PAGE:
We are now about one week into the second half of the baseball season, and that means the countdown to the end of the season is underway—and with it the pressure is on to the full. For proven teams on top of their divisions, like the Rangers and Yankees, it is one less day to pad their leads. For upstart teams like the Pirates and Nationals, it is one less day to have to hold off the teams trying to dislodge them from their perch atop the division. But for teams fighting for post-season slots, it is one less opportunity to impact their season and its ultimate outcome. The battles that await have less and less margin for error as each day passes. The wins seem to lift them a little higher, and the losses seem to weigh so much more than they did in April. What remains in the second half is an all-out battle for postseason berths that can define the season as a success when they are won. But the loss of those playoff slots can plunge a team and its fans into an off-season of disappointment. Somehow, though all 162 games count the same in the record books, second-half battles feel more critical and more important. There is just too much at stake to waste the dwindling number of chances that are left.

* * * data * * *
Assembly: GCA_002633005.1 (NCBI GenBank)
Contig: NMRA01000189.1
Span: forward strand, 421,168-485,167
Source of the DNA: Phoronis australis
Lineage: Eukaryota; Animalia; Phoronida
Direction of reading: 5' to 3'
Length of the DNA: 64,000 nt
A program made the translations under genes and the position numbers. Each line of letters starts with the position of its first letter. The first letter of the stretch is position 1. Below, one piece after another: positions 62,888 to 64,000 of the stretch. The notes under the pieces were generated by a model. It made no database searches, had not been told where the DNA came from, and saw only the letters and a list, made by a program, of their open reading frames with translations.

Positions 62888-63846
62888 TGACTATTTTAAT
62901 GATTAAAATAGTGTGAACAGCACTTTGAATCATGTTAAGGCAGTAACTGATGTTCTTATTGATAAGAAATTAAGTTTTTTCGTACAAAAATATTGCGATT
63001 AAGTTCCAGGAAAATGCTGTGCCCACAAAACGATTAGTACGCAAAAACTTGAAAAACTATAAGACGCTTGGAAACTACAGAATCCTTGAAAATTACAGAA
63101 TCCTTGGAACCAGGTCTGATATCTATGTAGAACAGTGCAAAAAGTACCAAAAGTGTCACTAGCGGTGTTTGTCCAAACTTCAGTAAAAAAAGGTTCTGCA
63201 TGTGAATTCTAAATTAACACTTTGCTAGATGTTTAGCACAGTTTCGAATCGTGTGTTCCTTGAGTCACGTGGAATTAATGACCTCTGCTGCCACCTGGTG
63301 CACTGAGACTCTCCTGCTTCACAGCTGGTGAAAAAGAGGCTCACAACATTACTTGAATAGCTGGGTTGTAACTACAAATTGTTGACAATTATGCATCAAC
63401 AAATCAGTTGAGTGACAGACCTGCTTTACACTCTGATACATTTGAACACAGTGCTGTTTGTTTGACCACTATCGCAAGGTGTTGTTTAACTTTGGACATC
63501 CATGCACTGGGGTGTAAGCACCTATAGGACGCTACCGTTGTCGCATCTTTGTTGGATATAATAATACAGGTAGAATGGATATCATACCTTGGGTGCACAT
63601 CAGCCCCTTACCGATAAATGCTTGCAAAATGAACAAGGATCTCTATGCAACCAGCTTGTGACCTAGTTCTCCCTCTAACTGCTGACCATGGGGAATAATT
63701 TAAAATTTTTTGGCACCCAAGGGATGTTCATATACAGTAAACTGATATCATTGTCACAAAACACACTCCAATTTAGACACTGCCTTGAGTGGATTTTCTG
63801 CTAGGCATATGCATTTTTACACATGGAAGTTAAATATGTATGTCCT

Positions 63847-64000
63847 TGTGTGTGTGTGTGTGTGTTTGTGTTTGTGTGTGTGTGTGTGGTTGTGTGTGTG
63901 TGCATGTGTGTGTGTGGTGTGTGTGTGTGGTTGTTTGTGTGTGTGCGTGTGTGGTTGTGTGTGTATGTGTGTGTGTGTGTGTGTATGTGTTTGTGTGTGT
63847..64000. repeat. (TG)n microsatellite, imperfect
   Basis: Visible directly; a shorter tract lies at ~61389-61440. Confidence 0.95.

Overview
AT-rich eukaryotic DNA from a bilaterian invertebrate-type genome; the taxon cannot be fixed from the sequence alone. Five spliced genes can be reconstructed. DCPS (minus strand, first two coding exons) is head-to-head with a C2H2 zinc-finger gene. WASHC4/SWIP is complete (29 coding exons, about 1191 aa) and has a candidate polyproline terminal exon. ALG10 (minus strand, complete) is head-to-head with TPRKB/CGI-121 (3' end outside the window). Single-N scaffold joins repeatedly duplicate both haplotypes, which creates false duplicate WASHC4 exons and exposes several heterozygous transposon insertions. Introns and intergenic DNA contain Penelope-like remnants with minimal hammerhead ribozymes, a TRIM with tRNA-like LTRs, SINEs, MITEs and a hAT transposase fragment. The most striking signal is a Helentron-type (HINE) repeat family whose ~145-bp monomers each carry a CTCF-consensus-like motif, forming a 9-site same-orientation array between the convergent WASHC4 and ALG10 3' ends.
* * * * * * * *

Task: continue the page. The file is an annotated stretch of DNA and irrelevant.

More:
What is true of a baseball season is also a metaphor for what’s true in life. When you are young, it seems you have the whole world ahead of you, complete with a limitless supply of time. Wasting a day here or there doesn’t matter much, because there are plenty of them yet to be cherished and enjoyed. But, as you get older, each day gains greater worth and higher value because you understand that there are less of them ahead of you than there are behind you. It’s believed that Moses was in his old age when he wrote Psalm 90, where we read: “Teach us to number our days, that we may gain a heart of wisdom” (v.12).
Here in the States, we tend to number our years, but Moses says we are to number our days. Why? That “we may gain a heart of wisdom.” Wisdom reminds us of the value of each day. Wisdom helps us see the times of our lives as the gift that they are. Wisdom lifts us out of the mundane, routine approach to day-to-day living and reminds us that each day stretches before us as an opportunity to please the Savior and influence others.
As someone in the “second-half battles” of life, I find Moses’ words to be a challenge that is both meaningful and convicting. “Teach us to number our days” is more than just ancient wisdom, it is a daily reminder of the priceless gift of every new day.
Bill Crowder, Sports Spectrum Chaplain